Preparation of balance sheet



Balance sheet along with profit and loss statement not only helps in knowing the financial position of the business but also helps the investors in evaluating and invests accordingly.

We will discuss the important balance sheet terms and discuss the format of preparing balance sheet.

What is a balance sheet?

Balance sheet is the financial standing of the business. It shows what your business owns and what it owes. The balance sheet looks similar to a loan form that includes your personal assets and liabilities.

Balance sheet is the most important financial statement of your business, as it will show a summary of assets, liabilities, and shareholder’s equity at the end of the year.

Why to prepare balance sheet?

Balance sheet is the primary financial statement that helps in evaluating the company’s financial health and also helps in taking most important financial decisions.

Basic balance sheet terms

There are various terms associated with the balance sheet. However, the few common terms are explained below:


It is the item owned by the business. In the balance sheet, the assets are bifurcated into current assets and long-term assets or fixed assets.

Current assets:

Current assets are the assets that are sold or turned into cash within one year. Cash is the most liquid asset. Other short-term assets are accounts receivable, prepaid rent, prepaid insurance.

Long-term assets or fixed assets:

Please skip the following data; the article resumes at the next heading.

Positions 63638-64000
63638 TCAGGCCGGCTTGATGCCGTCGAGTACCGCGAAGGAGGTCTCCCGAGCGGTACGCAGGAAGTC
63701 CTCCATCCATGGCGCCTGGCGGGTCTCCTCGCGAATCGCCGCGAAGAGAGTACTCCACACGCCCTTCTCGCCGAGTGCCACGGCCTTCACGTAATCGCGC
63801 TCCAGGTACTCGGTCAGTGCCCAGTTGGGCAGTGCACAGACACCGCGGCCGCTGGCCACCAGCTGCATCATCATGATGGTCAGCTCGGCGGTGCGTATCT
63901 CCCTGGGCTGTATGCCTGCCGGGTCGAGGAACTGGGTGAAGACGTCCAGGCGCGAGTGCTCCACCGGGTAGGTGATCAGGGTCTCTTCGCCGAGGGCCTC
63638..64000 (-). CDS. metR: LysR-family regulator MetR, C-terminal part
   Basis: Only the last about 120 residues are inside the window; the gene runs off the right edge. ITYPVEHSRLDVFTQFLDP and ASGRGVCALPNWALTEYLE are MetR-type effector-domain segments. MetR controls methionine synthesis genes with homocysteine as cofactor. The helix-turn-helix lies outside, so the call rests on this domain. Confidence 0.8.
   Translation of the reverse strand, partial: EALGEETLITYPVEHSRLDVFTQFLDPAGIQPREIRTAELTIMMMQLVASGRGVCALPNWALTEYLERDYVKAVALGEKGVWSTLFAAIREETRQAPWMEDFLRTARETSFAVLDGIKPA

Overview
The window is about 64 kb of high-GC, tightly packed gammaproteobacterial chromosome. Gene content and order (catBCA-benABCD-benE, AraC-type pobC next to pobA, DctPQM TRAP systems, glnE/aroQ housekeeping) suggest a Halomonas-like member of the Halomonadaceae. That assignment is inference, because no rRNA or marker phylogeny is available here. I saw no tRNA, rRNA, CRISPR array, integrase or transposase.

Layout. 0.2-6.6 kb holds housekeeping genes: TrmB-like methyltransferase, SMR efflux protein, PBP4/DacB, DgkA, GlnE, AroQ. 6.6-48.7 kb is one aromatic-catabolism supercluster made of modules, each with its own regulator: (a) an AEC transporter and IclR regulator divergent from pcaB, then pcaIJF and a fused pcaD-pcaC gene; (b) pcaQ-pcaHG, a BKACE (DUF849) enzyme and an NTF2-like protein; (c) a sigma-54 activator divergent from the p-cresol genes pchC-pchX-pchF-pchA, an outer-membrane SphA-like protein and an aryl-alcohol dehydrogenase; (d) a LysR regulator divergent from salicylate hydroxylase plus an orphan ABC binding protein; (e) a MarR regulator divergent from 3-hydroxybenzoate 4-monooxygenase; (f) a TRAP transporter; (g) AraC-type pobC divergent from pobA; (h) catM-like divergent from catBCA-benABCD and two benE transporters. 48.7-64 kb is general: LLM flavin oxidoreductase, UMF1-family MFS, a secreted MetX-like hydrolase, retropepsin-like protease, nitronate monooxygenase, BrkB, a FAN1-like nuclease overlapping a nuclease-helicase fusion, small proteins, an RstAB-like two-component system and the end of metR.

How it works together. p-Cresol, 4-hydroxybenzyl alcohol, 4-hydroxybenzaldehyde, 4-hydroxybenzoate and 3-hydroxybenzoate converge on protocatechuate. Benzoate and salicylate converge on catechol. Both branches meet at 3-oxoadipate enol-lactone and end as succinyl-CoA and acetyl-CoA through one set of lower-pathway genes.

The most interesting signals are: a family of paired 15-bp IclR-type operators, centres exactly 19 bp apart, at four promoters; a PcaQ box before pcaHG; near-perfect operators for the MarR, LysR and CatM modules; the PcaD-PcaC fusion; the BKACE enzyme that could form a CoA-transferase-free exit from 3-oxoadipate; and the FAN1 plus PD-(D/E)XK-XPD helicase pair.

These assets are not sold within a year. Long term assets or fixed assets include real estate, machinery, and furniture.

Accounts receivable:

It shows money owed by customers who purchased the goods on credit that was provided by the company.

Current liabilities:

A current liability is a loan due to creditors from the beginning to the end of the period.

Accounts payable:

Accounts payable are short-term loans, owed by the business from purchases made on credit from suppliers.

Taxes payable:

Taxes show the amount of tax accrued but not paid.

Long-term liabilities:

Any debt that is more than a year comes under long-term liabilities. It is similar to current liabilities.

Retained earnings:

Earnings reinvested in the business after deducting the dividends are retained earnings.

Owner’s equity (shareholder’s equity):

Owner’s equity also known as stockholder equity, net worth, paid-in capital is the amount that the owners have invested in the business after deducting the withdrawals.

Order of items on the balance sheet

Is there any particular order to list the items as assets or liabilities in the balance sheet?

If we talk about assets, they are ordered first in terms of liquidity. The most liquid assets are placed at the top.

If we talk about the liabilities, the current liabilities are recorded first followed by the non-current liabilities.

Why does a balance sheet should balance or tally?

The main reason for tallying or balancing the balance sheet is the accounting equation we follow which is:

Assets = Liability + Owner’s equity.

If we subtract the assets minus liability, we will be left over with the money invested by the owners also known as owner’s equity.

Balance sheet example

It is easy to create a company’s balance sheet if you using double entry bookkeeping system. Also, it becomes easier to compare two dates for the accounting balance sheet.

Wrapping up

So, we all have learned about the importance of financial statements and the preparation of income statements and balance sheet. After the completion of balance sheet, the next statement to tackle is the cash flow statement.

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